But will it happen? Council politics requires a certain sort of personality. You have to be able to enjoy or endure the endless tedium of it. That's not to say that a councillor and his or her party can actually make a difference to the life of the city. They can and do. But it's not for every one. The Green Party is a party of the young - or at least younger. It has already lost two of its first councillors (Pete West and Rik Child) who each threw in the towel. Another one will do the same this time round. (I'm reliably informed that Pete West is about to make a comeback to council politics next May - older and wiser, no doubt.)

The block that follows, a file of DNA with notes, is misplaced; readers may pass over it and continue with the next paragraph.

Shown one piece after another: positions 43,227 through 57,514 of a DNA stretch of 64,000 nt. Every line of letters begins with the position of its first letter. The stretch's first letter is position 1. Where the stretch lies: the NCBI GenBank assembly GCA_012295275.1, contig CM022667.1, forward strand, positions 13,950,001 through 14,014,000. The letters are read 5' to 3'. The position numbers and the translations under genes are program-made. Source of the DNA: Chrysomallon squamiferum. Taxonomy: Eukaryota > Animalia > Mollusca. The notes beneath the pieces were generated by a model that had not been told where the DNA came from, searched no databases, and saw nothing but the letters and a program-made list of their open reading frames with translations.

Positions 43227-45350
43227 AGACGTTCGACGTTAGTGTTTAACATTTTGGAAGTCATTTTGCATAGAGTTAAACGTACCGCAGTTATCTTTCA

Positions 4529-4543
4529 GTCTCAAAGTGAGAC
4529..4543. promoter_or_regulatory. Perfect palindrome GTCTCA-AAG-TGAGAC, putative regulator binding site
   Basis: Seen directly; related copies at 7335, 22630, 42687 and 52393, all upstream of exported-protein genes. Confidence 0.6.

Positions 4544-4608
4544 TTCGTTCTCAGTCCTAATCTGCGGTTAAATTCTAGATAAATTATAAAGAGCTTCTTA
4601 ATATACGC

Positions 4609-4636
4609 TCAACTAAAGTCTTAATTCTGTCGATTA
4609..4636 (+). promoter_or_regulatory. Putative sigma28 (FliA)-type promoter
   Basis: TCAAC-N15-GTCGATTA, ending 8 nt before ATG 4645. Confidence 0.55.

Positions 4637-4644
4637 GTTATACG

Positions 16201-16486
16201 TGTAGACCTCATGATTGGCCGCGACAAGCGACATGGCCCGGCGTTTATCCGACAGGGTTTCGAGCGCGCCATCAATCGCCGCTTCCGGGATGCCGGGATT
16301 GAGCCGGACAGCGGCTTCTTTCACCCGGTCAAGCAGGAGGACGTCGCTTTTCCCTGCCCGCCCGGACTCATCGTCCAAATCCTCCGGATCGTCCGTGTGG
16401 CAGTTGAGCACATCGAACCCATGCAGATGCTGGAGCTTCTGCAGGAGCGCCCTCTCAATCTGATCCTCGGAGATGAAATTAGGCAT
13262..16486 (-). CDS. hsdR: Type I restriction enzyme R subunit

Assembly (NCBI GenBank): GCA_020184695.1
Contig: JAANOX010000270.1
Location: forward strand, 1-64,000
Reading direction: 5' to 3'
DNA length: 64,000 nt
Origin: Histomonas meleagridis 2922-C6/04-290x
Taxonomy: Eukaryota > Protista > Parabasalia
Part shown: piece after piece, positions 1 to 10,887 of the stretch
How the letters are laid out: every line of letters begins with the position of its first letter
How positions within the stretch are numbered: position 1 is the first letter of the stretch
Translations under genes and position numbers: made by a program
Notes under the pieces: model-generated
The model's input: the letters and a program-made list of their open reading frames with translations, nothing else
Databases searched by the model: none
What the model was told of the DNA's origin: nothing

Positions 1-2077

Part of the problem is just how to mix council commitments with careers and work commitments. Young councillors not uncommonly stand down because they realise they need to get a proper job. Council politics is still pretty much a preserve of the middle aged and retired.
However, the Greens do have an indefatigible weapon in their current leader, Keith Taylor, who is the right age, has the right personality, and seems to enjoy the cut and thrust of council politics.
Keith Taylor is their parliamentary candidate in Brighton Pavilion, and is their joint leader nationally along with Caroline Lucas, one of their two MEP's.
Also, it's worth noting, that the Greens have taken to holding their annual conferences at Hove town hall.
I reckon they're here to stay - not least because Tony Blair's invasion of Iraq made foreign policy a live electoral issue, and because we continue to be bogged down in Iraq.
Blair's inability to acknowledge his gross blunder means that Labour will continue to pay an electoral price for it - at least here in Brighton.